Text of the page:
This kind of talent naturally led him into tournament play. In 1933, at the age of 19, he came within one ball of the world's championship, which was won by Erwin Rudolph. He gave up sharking then and went to work for Brunswick-Balke-Collender as an exhibition player. It took him another eight years to win the championship (in 1941) but he has held it most of the time ever since. Two things, he thinks, have contributed most to his education. One was a barnstorming tour he took with Greenleaf in the summer of 1935. He had already played Greenleaf, his boyhood hero, several times, and in fact had beaten him in the 1933 tournament. But now he had a chance really to study him and learn from him: the insolent confidence, the perfect grooming, the gentlemanly airs, all of which—along with Greenleaf's marvelous skill in playing position—became a part, of Mosconi's own equipment. He also profited, in a reverse way, from his idol's weakness, alcohol. Greenleaf could play brilliantly whether drunk or sober, but there were times when he could not play at all. Once in Pittsburgh, it is related, he was introduced with an unusually fulsome tribute ending with "...and, gentlemen, I now give you the great Ralph Greenleaf!" Whereupon Greenleaf, dressed as usual in tuxedo, stepped forward, bowed and collapsed gently to the floor and went to sleep. Mosconi smokes heavily and drinks coffee by the quart but he almost never touches alcohol.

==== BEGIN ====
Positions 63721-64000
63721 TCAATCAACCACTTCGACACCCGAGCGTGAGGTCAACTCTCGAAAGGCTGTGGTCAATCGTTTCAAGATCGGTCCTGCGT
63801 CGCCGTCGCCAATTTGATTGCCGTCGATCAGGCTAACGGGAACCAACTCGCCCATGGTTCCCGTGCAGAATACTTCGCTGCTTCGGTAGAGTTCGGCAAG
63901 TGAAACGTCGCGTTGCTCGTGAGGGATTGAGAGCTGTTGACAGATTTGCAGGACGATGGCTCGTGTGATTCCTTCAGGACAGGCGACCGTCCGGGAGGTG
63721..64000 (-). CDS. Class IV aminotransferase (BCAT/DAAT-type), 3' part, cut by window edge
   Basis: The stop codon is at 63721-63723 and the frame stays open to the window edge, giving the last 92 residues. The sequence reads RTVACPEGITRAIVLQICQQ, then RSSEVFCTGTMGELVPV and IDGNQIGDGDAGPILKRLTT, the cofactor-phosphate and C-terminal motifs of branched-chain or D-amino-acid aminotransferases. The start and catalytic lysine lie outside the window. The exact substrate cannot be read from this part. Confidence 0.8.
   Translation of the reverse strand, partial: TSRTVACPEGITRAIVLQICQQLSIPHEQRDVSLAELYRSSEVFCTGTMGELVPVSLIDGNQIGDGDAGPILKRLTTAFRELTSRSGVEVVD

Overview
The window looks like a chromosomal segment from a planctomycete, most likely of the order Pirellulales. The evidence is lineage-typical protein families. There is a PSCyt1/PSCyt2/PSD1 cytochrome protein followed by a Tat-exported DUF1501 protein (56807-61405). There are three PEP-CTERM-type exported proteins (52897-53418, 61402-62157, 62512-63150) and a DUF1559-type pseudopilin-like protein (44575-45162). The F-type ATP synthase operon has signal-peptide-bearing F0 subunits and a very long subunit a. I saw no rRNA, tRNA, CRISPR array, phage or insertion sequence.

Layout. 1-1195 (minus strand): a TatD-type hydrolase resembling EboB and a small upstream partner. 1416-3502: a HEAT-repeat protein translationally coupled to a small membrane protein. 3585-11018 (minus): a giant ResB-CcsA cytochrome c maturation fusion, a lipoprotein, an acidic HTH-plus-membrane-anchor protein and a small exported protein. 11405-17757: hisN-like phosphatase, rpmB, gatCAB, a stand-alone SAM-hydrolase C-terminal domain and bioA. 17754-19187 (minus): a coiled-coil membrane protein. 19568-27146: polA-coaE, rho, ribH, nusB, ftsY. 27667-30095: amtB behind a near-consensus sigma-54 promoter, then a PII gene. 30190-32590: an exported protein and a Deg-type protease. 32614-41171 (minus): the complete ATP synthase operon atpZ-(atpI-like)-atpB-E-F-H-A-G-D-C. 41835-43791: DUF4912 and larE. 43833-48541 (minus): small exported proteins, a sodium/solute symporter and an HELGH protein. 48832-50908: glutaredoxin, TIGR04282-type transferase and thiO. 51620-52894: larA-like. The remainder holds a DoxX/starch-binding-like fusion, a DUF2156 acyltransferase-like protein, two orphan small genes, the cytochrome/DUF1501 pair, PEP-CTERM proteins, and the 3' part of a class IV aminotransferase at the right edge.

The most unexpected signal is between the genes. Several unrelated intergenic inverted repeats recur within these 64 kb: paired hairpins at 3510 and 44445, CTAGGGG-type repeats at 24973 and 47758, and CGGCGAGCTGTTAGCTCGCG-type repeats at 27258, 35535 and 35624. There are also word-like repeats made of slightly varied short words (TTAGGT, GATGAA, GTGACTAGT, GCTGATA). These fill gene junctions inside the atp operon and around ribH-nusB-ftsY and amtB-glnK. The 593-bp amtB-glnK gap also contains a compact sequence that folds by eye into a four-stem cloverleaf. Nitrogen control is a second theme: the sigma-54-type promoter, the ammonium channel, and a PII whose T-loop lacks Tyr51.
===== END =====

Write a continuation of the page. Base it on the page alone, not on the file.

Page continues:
His other teacher was Sylvester Livingston, who made his living in the summer as a bookie and in the winter as advance man for a string of touring pool players, of whom Mosconi was one. Livingston, he says, taught him what is known politely as the competitive spirit, or the will to win. "When you've got the knife in, Willie," Livingston used to admonish him, "twist it." Mosconi took to the lesson quickly and has never forgotten it. Irving Crane says of this quality: "When he gets you down, that's when he tramples on you. He's a tiger at the table."
Thinking of his next title defense, Mosconi said recently, "I almost hope I lose. It would give me more fight." Then he soon added a comment fully in the tradition of this grand game: "People remember who wins. They don't care about the guy who finishes second. Nice guys don't win. I hate to lose and I hate a good loser."